Evidence

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The Pay for Success model may prove to be a valuable tool for increasing critical investments in effective health and wellness interventions. The public-private nature of the approach can encourage important ties between the business community, investment groups, philanthropy, and public agencies and service systems; and stimulate innovative changes in the financing and delivery of sustainable, community-driven solutions.

Budget cuts have forced many school districts to prioritize school programs, and extracurricular activities such as sports are often viewed as less essential than academics. Yet rather than reducing or eliminating sports programs altogether, some districts are electing to transfer some of the costs of sports participation to student athletes and their families. This opens the door to wide variation of fees and processes, and may contribute to inequities in sports participation for low-income students already at higher-risk for poorer health outcomes.

What kind of cost savings could be achieved if a "Pay for Success" (PFS) financing model were applied to a home-based, multi-component asthma intervention among low-income children on Medicaid in Detroit? The University of Michigan Research Hub team found that the economics of a PFS intervention are most viable if it targets children who have already experienced an expensive episode of asthma-related care.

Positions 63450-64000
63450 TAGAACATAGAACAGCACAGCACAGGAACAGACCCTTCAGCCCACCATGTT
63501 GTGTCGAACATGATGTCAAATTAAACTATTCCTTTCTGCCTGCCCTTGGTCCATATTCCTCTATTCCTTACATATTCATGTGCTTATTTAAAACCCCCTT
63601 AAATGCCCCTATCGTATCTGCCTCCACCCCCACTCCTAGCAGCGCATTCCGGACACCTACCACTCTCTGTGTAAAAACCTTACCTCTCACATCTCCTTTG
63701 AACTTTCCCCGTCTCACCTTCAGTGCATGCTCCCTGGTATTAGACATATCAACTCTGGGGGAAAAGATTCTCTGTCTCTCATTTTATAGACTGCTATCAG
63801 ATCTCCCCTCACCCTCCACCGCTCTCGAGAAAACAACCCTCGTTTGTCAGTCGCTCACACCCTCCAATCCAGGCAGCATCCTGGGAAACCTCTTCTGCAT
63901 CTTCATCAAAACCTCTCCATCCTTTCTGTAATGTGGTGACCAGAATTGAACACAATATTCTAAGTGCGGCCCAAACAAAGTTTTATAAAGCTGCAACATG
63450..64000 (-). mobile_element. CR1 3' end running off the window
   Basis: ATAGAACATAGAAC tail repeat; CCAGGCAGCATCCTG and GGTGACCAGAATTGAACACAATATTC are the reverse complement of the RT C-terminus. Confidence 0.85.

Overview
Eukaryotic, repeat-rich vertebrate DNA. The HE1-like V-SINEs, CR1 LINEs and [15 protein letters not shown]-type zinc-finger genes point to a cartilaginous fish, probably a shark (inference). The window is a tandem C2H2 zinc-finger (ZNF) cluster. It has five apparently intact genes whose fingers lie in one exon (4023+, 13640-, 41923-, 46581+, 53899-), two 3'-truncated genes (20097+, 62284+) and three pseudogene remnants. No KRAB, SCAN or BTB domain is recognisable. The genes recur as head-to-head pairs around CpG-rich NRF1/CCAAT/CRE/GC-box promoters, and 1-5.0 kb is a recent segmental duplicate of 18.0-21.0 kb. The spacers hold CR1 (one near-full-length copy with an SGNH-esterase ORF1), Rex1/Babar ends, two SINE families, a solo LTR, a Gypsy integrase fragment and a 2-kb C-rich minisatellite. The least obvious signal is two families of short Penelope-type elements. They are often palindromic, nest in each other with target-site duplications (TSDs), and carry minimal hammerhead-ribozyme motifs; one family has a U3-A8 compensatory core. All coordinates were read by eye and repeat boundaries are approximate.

Overview

Richard L. Hall and Peter Jacobson of the University of Michigan Research Hub published an article in Health Affairs on the relationship between Health in All Policies (HiAP) and health equity. They conducted 65 semi-structured interviews with state and local officials in five states where HiAP initiatives were underway, with a goal of examining whether and how policymakers and advocates use the framework to elevate health equity as a policy concern across sectors and jurisdictions.

Overview

Sandy Ahn and Sabrina Corlette from the Center on Health Insurance Reforms at Georgetown University released a paper analyzing the findings from a 50-state review of policies that lower consumers’ cost-sharing for expensive prescription drugs. The research was supplemented by in-depth interviews with officials and stakeholders in four states with such policies.